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We found 4 providers with an interest in diabetes and who accept Blue Cross Blue Shield Gold near Midlothian, TX.

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Specializes in Family Medicine
1441 South Midlothian Parkway; Suite 100
Midlothian, TX
 

Dr. Chad Coleman practices family medicine in Midlothian, TX and Waxahachie, TX. Dr. Coleman is rated highly by his patients. He has indicated that his clinical interests include diabetes, hypertension (high blood pressure), and preventive care. He is an in-network provider for Blue Cross/Blue Shield, Blue Cross Blue Shield Bronze, and Blue Cross Blue Shield Gold, as well as other insurance carriers. He studied medicine at Baylor College of Medicine. Dr. Coleman's training includes a residency program at McLennan County Medical Education and Research Foundation. He speaks Spanish. He is affiliated with Baylor Scott & White Health.

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Relevant Interests: , diabetes

All Interests: Tuberculosis Testing, Hypertension, Preventive Care, Diabetes

Dr. Leigh Furr Nordstrom, MD
Specializes in General Internal Medicine
1441 South Midlothian Parkway; Suite 100
Midlothian, TX
 

Dr. Leigh Nordstrom sees patients in Midlothian, TX and Waxahachie, TX. Her medical specialty is general internal medicine. Areas of expertise for Dr. Nordstrom include diabetes, thyroid problems, and heart problems. She is affiliated with Baylor Scott & White Health. She attended medical school at Texas Tech University Health Sciences Center, Paul L. Foster School of Medicine. She has a 5.0 out of 5 star average patient rating. Dr. Nordstrom honors Blue Cross/Blue Shield, Blue Cross Blue Shield Bronze, Blue Cross Blue Shield Gold, and more.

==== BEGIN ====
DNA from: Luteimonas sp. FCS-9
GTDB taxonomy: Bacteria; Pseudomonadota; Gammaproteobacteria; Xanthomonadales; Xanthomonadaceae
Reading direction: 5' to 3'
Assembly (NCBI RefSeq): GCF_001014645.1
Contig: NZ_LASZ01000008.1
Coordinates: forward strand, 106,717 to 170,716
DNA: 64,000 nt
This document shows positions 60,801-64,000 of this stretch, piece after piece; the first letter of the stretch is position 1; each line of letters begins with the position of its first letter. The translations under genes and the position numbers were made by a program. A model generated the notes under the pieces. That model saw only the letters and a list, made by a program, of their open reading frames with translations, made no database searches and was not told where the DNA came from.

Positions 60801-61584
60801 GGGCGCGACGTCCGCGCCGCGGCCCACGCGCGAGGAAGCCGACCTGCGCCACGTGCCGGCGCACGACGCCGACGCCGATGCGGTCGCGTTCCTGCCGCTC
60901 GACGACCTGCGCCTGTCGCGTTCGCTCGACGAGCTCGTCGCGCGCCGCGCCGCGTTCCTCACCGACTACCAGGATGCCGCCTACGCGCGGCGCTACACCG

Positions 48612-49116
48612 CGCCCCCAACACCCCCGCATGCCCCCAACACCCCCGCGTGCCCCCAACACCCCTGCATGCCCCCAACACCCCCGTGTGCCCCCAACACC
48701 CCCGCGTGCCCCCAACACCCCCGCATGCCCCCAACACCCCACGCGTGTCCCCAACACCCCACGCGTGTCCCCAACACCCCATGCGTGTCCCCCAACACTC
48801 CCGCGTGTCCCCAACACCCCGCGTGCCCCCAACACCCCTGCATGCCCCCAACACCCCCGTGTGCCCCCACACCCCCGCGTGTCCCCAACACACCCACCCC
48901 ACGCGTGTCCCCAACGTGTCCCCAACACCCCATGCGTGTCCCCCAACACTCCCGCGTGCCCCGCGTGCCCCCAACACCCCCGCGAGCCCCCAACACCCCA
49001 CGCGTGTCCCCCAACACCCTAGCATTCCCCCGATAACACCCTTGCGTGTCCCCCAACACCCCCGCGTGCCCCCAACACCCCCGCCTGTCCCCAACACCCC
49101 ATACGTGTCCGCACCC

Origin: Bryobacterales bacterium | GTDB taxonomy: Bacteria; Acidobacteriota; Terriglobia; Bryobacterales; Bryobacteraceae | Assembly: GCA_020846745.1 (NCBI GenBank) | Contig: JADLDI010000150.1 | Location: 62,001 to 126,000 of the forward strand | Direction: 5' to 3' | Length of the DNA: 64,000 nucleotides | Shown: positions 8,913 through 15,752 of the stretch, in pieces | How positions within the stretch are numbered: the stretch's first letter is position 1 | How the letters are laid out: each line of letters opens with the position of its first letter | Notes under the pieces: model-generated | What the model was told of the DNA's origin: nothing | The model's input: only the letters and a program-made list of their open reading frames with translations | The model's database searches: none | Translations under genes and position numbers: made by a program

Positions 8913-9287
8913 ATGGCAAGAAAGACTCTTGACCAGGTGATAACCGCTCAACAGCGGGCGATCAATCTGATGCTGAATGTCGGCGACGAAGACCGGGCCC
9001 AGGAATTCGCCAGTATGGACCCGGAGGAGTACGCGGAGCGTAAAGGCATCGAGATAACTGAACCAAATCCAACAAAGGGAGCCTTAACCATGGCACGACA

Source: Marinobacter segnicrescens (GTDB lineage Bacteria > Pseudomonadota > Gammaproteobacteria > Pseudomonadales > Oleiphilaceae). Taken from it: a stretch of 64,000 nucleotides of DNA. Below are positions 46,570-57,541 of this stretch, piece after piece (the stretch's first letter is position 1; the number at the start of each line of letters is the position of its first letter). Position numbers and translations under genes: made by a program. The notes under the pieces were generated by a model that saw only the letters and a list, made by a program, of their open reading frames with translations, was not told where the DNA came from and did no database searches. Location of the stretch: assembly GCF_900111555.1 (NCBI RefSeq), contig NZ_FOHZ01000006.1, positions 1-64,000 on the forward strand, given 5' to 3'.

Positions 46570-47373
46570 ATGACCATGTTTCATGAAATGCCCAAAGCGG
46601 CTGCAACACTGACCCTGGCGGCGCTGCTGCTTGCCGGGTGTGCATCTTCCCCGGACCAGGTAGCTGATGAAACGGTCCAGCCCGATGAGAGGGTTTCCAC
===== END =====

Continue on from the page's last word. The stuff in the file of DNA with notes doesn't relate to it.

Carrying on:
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Relevant Interests: , diabetes

All Interests: Thyroid Problems, Tuberculosis Testing, Hypertension, Heart Problems, Diabetes

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Specializes in Hospice and Palliative Medicine, Internal Medicine
1441 South Midlothian Parkway; Suite 100
Midlothian, TX
 

Dr. Jeffrey Astbury specializes in hospice and palliative medicine (end-of-life care and serious illness) and practices in Midlothian, TX and Waxahachie, TX. In his practice, Dr. Astbury focuses on diabetes, hospice (end-of-life care), and osteoporosis. He is professionally affiliated with Baylor Scott & White Health. He graduated from the University of Texas Southwestern Medical School and then he performed his residency at a hospital affiliated with the University of Texas Southwestern Medical Center at Dallas. His average rating from his patients is 5.0 stars out of 5. He takes Blue Cross/Blue Shield, Blue Cross Blue Shield Bronze, Blue Cross Blue Shield Gold, and more.

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Relevant Interests: , diabetes

All Interests: Osteoporosis, Diabetes, Hospice

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Specializes in Family Medicine
1441 South Midlothian Parkway; Suite 100
Midlothian, TX
 

Dr. Jepsin Maliyil works as a family medicine practitioner. Dr. Maliyil has indicated that her clinical interests include diabetes, women's health issues, and chronic illness. Blue Cross/Blue Shield, Blue Cross Blue Shield Bronze, and Blue Cross Blue Shield Gold are among the insurance carriers that Dr. Maliyil honors. For her residency, Dr. Maliyil trained at Baylor Medical Center at Garland. She is professionally affiliated with Baylor Scott & White Health.